The dangers of UV rays
One in five Americans will develop skin cancer in their lifetime.
Now during UV Awareness Month, we're helping you cut your family's risk.
The rays tempt and tantalize as Breighana Knittel and her daughters hit the beach.
But this mom is well aware of the danger.
"Skin cancer runs in the family and I don't want to take that risk, especially with my kids."
When Bobby Jackson was growing up, he didn't know about sun protection.
His skin now shows the consequences.
"And I'm not exaggerating, it's probably 40 or 50 places over the years that have either burned, frozen or cut off."
The letters 'SPF' are everywhere.
But dermatologist Dr. Sean Branch says there are still a lot of myths about the sun and your skin.
The biggest one, a 'base tan' will protect you from burning later.
"In order for your body to produce a tan to begin with, there has to be DNA damage at the cellular level."
So sun protection is needed all the time.
To bust some other myths, we asked Breighana to help us with a little quiz.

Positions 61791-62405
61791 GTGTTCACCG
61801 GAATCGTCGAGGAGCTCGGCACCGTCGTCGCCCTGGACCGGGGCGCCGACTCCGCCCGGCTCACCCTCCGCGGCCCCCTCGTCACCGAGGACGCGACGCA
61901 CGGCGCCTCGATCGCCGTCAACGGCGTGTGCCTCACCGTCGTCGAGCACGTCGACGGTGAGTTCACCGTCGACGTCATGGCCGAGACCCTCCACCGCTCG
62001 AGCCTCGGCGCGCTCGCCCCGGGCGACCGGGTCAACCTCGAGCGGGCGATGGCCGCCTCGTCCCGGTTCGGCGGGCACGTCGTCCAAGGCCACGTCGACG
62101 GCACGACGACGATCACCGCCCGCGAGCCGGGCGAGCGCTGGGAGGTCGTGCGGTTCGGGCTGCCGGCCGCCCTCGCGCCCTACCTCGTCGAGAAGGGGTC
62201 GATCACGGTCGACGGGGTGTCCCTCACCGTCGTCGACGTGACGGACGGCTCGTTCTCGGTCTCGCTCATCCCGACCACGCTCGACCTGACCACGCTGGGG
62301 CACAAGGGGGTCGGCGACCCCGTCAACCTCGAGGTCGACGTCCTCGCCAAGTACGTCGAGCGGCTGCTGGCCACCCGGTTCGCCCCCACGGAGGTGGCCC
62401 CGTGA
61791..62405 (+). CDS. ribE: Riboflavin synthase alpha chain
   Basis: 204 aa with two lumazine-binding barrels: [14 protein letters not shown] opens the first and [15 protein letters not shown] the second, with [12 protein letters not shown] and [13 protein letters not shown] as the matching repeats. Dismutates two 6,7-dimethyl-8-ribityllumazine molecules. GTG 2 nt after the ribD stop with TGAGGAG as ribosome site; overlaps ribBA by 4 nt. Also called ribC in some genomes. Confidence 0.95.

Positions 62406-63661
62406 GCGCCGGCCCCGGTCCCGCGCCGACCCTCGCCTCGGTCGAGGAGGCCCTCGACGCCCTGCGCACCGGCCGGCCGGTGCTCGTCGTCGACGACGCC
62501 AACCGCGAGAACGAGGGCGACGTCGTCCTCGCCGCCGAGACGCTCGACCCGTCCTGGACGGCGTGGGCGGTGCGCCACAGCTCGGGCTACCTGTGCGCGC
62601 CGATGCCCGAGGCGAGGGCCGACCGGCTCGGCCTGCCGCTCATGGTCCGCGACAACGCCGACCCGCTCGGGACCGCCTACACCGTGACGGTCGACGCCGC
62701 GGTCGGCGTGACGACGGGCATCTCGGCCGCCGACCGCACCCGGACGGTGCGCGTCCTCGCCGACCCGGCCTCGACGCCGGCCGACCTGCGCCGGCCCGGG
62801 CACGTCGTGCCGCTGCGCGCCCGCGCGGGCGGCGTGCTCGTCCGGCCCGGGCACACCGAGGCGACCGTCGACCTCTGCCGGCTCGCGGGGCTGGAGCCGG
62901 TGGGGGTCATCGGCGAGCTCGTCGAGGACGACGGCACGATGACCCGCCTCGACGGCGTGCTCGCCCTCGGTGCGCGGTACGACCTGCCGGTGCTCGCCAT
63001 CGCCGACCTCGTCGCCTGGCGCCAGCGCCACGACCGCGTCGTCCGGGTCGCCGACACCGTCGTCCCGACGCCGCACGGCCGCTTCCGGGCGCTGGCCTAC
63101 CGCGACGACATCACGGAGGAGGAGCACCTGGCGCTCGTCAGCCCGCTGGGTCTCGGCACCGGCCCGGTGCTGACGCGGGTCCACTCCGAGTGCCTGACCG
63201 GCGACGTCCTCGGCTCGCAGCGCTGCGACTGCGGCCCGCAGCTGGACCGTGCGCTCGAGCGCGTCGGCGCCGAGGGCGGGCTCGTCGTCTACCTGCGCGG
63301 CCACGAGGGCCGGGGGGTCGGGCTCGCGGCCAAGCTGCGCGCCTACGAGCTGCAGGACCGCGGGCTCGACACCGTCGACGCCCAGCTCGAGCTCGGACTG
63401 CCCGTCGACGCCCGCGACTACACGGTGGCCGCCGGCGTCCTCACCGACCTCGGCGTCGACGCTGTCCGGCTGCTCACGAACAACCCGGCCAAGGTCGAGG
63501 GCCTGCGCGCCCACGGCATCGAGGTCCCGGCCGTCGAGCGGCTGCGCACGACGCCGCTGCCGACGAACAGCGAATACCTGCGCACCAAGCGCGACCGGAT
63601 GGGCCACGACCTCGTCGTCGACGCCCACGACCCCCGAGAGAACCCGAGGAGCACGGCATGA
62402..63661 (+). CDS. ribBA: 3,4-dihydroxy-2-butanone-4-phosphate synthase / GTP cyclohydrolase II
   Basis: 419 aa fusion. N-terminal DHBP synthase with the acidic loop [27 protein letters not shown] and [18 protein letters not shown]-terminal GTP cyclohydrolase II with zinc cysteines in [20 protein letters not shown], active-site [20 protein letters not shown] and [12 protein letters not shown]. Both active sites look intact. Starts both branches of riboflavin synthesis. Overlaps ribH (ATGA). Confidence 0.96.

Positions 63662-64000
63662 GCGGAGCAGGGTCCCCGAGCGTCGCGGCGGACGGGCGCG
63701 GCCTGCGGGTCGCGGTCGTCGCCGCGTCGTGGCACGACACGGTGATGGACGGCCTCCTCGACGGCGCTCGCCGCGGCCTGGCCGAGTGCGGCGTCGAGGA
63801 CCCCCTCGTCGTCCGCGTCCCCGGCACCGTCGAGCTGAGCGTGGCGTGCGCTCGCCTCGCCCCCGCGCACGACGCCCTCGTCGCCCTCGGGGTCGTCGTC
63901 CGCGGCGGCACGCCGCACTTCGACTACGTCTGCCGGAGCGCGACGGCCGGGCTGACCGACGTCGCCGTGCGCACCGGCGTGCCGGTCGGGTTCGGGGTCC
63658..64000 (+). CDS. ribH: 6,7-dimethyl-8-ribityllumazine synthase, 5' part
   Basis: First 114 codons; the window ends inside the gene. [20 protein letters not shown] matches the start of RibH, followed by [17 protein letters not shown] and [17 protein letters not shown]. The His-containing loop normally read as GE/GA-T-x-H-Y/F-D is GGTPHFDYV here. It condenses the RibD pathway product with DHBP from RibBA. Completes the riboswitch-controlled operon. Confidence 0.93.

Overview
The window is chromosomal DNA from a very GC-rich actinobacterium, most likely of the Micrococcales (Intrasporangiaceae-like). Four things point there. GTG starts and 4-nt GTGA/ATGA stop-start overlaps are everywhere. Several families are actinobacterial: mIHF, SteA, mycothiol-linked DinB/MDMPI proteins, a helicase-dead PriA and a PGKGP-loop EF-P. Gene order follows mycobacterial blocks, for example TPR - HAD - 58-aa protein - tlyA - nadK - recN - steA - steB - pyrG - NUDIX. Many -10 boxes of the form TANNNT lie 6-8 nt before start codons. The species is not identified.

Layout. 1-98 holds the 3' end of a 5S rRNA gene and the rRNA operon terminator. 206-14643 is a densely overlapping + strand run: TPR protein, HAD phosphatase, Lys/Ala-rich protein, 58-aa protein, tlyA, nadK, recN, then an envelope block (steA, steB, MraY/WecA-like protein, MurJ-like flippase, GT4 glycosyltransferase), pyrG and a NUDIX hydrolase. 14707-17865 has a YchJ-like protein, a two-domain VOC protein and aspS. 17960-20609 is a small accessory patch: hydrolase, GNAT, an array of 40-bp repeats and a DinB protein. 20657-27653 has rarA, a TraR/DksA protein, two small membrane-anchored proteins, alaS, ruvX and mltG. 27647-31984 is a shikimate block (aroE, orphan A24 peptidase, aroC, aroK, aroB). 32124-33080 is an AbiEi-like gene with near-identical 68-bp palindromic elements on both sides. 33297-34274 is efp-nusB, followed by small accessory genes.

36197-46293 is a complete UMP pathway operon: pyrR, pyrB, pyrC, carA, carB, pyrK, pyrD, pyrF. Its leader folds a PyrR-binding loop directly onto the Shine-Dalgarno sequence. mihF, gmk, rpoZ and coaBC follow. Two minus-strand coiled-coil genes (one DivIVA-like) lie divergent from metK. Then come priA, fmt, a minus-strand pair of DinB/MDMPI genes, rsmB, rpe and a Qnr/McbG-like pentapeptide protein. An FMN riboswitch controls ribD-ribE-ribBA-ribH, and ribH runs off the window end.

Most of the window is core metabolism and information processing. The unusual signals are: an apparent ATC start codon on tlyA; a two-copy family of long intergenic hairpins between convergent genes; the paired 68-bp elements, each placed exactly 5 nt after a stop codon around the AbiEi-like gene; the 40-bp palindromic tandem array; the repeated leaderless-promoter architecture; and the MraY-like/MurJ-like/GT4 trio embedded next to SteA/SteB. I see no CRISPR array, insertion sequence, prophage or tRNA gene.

She started off the day right, putting sunscreen on her kids 15 minutes before going outside.
Question number one, how often should you re-apply?
"I'm assuming every hour."
Actually, it's every two hours, but Dr. Branch says many people don't re-apply at all, putting themselves at risk.
Question number two, is a higher SPF number really better?
"I do think that makes a difference."
Correct, and the higher the better.
While 'SPF 30' blocks more than 97 percent of harmful rays, the extra protection is 'SPF 60' cuts the remaining risk to your skin in half.
Make sure the words 'Broad Spectrum' are on the label, to protect yourself against both UVA and UVB rays.
Don't worry about the brand name, just take Bobby Jackson's advice and use it consistently.
"I don't wear aftershave lotion anymore, I wear sunscreen."
The doctor says some people are concerned about chemicals in sunscreens, like oxybenzone.
If you want to avoid them, there are lots of mineral blockers like zinc and titanium dioxide.